The New York Times has a useful story by presidential historian Michael Beschloss reminding us of the first time the Republican party nominated a business executive as its presidential candidate. In 1940, the GOP chose Wendell Willkie, head of an electrical utilities holding company, over established politicians like Robert Taft and Thomas Dewey. It was even more surprising that Willkie had been a registered Democrat until 1939. But he had the internationalist, northeast wing of the party behind him, denying the isolationists a choice in the election.
I think it was good for America that Willkie did not oppose FDR's destroyer-for-bases deal with Britain or the first peacetime draft. As Beschloss notes, Willkie did stress isolationist themes late in the campaign, but FDR trumped them with his own disingenuous promise not to "send our boys into any foreign war." FDR won handily but then welcomed Willkie as a statesman.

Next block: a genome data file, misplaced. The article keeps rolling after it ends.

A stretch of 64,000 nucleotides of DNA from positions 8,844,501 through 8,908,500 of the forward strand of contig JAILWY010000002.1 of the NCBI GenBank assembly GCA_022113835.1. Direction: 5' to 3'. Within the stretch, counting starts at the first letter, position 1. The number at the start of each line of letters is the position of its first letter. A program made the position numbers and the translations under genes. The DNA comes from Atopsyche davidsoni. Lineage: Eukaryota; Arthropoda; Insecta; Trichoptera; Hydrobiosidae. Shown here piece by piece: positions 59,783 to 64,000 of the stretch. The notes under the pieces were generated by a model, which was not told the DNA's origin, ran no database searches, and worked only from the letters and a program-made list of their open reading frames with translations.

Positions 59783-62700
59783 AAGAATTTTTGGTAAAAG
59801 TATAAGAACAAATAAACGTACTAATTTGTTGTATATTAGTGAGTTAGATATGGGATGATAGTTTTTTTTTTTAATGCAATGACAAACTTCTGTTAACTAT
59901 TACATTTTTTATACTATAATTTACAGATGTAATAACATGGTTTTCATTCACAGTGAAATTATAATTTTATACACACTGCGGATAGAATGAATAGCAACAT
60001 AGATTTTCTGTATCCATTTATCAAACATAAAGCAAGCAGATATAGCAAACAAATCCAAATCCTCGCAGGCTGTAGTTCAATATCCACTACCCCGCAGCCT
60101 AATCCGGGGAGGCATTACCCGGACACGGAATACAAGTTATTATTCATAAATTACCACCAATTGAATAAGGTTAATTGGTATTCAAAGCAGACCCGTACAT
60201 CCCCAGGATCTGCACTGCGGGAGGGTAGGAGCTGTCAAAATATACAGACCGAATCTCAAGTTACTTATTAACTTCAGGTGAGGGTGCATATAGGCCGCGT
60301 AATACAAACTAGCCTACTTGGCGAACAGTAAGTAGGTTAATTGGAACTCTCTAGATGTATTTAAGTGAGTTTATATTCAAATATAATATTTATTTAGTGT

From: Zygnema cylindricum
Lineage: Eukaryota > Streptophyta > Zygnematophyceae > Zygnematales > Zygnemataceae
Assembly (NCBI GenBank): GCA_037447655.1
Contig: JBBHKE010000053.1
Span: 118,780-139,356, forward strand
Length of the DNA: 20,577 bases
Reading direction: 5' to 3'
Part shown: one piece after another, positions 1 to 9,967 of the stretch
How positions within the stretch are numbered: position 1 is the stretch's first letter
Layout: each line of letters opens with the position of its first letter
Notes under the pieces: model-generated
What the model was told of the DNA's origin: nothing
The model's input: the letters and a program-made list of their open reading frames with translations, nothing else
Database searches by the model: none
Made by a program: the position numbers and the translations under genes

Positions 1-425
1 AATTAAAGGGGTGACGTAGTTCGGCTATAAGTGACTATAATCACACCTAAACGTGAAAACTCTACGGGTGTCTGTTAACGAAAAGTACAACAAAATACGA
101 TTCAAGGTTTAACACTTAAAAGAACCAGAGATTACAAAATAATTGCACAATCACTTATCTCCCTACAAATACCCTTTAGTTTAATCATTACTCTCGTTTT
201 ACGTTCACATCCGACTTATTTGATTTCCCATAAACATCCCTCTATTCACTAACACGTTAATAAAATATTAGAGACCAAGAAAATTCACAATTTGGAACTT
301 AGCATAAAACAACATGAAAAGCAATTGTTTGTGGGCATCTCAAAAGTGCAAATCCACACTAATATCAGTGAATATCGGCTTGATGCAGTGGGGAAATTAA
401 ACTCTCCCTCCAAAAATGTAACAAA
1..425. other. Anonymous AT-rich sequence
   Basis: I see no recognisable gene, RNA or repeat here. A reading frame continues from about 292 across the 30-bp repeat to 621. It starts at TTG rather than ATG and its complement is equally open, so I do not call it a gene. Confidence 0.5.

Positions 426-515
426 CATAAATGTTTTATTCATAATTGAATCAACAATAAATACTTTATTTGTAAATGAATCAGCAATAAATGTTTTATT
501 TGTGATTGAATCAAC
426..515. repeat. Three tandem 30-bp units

Beschloss mentions that Willkie had a mistress but fails to note that, for part of the campaign, she campaigned at his side. But the press made nothing of the fact, just as it failed to report FDR's disability. That was then, of course. Impossible to imagine now.